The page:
Raritan Engineering Company your TruDesign specialists would like to share with you these topics we thought would be of interest to you this month regarding how time spent on the water doesn’t always translate into safe boating.
Your TruDesign professionals discuss how as a professional sailor, coach and instructor of captain’s courses, I work with sailors of all levels of experience. I have come to notice that many of them have no professional certifications from recognized organizations like the US Coast Guard or Royal Yachting Association.
Reasons range from “I don’t have time” to “I don’t see the point, I already have the job,” and even “I already know everything in those courses, I have sailed 50,000 miles since I was a kid.”
Time on the water does not necessarily translate into safe boating behavior. That is why I believe that all coaches and professional sailors, that is, hired mariners, should obtain a captain’s license for a multitude of reasons that go beyond the title of obtaining your “ticket.”
It propagates safety.
Getting a license does not make you perfect by any means. What it does is make you better than you were before you started the process. Isn’t that the goal of a great professional? Many sailors do not even have a basic understanding of the Rules of the Road outside of the racing rules.
Furthermore, with our modern reliance on technology, I have come across professionals who do not use paper charts. The carrying of paper charts, for example, is just one way that all boaters can be safe in the event of a loss of GPS or power.
Leading by example.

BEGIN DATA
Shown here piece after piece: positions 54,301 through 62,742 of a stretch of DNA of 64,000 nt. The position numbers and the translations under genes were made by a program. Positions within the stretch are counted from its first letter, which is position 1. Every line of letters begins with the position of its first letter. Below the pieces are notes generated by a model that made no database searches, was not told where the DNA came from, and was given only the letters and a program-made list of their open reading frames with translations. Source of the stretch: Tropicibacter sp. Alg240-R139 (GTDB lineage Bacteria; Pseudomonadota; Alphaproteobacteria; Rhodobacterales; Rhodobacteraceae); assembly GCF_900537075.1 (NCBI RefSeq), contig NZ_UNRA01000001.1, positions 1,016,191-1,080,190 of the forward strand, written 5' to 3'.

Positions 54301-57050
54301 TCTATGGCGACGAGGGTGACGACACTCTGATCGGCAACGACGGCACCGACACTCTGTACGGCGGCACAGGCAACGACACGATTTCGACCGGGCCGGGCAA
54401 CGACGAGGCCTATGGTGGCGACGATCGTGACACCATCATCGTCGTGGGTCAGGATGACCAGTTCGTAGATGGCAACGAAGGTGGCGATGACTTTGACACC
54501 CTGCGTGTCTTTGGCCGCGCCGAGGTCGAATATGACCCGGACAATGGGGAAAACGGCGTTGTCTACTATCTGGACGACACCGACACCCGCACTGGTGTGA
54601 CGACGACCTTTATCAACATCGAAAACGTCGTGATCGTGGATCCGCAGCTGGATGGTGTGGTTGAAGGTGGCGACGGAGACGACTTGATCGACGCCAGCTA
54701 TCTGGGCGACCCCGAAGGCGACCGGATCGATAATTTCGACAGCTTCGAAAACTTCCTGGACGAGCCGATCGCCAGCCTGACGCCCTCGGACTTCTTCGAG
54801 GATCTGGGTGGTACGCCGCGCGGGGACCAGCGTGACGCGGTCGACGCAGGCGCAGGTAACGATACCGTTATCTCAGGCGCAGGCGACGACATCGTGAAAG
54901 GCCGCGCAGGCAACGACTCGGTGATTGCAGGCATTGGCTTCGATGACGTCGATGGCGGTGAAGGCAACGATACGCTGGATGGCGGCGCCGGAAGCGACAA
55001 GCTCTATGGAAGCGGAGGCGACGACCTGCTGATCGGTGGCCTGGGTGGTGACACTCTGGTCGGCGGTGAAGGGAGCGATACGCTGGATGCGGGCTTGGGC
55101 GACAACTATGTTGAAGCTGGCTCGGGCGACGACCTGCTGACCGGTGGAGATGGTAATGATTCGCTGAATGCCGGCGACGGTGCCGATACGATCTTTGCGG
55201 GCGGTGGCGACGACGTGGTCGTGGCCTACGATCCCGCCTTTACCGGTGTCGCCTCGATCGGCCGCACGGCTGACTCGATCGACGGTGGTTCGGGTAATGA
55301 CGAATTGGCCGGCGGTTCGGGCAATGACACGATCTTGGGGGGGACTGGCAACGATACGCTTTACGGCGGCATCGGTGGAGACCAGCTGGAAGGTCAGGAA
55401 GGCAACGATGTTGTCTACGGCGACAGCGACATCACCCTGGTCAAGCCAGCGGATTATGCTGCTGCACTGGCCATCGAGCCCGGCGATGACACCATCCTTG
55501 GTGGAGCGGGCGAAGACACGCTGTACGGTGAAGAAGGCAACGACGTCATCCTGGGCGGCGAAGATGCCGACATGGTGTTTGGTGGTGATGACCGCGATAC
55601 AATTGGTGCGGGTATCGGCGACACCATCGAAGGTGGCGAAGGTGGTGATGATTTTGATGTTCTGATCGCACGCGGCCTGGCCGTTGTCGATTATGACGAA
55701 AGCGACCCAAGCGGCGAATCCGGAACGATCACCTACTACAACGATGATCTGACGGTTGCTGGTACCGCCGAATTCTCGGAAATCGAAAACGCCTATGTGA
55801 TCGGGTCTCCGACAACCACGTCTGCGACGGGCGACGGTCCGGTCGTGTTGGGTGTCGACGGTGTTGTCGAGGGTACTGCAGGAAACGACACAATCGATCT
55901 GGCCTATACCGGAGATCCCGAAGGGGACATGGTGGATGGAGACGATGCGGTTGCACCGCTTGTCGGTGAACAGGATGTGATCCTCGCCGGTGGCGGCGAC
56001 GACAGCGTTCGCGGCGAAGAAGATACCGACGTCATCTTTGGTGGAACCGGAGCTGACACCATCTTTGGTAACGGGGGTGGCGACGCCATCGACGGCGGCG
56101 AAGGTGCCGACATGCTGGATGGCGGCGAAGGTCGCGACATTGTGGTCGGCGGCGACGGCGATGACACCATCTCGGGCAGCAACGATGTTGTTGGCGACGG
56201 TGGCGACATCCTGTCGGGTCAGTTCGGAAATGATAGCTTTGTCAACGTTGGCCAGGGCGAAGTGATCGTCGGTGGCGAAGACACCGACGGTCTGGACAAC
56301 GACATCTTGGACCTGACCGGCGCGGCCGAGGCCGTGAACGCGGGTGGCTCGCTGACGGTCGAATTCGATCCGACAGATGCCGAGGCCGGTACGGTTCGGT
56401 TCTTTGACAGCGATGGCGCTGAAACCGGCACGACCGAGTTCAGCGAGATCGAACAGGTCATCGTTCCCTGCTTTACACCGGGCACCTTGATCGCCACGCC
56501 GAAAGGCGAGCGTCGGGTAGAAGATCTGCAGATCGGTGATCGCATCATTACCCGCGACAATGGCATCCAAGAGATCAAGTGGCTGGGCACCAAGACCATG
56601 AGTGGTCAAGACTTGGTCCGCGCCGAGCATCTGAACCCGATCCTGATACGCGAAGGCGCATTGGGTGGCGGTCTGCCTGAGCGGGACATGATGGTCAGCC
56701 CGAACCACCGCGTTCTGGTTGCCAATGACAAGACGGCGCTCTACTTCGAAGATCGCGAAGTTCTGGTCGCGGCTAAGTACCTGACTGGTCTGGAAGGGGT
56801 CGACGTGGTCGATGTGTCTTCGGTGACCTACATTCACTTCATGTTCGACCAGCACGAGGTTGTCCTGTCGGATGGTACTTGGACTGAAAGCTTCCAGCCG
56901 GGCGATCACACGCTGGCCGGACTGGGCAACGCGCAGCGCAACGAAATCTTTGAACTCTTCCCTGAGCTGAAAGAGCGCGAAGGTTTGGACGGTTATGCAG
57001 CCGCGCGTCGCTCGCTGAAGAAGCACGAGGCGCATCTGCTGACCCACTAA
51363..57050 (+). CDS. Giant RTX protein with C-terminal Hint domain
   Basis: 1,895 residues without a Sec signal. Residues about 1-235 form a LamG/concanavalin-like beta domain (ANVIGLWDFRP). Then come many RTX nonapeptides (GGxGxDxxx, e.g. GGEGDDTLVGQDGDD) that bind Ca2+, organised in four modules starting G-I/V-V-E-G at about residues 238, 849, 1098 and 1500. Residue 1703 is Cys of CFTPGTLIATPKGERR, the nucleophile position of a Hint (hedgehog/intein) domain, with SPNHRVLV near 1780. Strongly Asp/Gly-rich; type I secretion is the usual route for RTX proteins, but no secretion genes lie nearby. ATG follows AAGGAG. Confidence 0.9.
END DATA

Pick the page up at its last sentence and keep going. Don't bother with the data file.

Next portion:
We all look to our coaches to be the leader of the program. But often in the states, we see kids go straight from the junior sailing program to the coach boat without proper training in powerboat safety.
Is it Legal?
“Why is it that yacht clubs require their launch drivers have a Coast Guard license, but don’t enforce the same requirement of their sailing instructors ferrying children back and forth on various powerboats?”
Coaches and pro-sailors are hired professionals. At Confident Captain we are of the opinion that the most far reaching compliance with U.S. law is that all hired professional mariners must have a license.
There is always something to learn.
The best sailors I’ve met have made it a point to keep learning for their entire career. There is more to formalized training than the pencil and the chart. The interaction between professional mariners at Confident Captain during any of our courses has always brought the most valuable lessons and insight to the table.
It is better to be proactive towards answering difficult questions.
It won’t sit well with anybody involved in the investigation. Take a proactive step toward fortifying your career ahead of time by getting a license and engaging in different types of formalized professional development. If your good name is called into question, you will be glad you did.
So don’t forget these great reasons to consider getting your captain’s license. 1) Doing so propagates safety; 2) you can set a good example for our younger sailors; and 3) remember that there is always something to learn.
Staying With The Boat And Other Safety Myths
I’m amazed at how long bad advice perpetuates when it’s given in a catchy phrase. An example: Don’t leave the boat until the boat leaves you. This might be the most misguided advice ever to cross the lips of otherwise sensible men and women. Another example: Red sky at night, sailor’s delight.
These stick around not because they are always true, but because they sound good. Don’t be fooled. The ocean is no place for absolutes, even when they rhyme.
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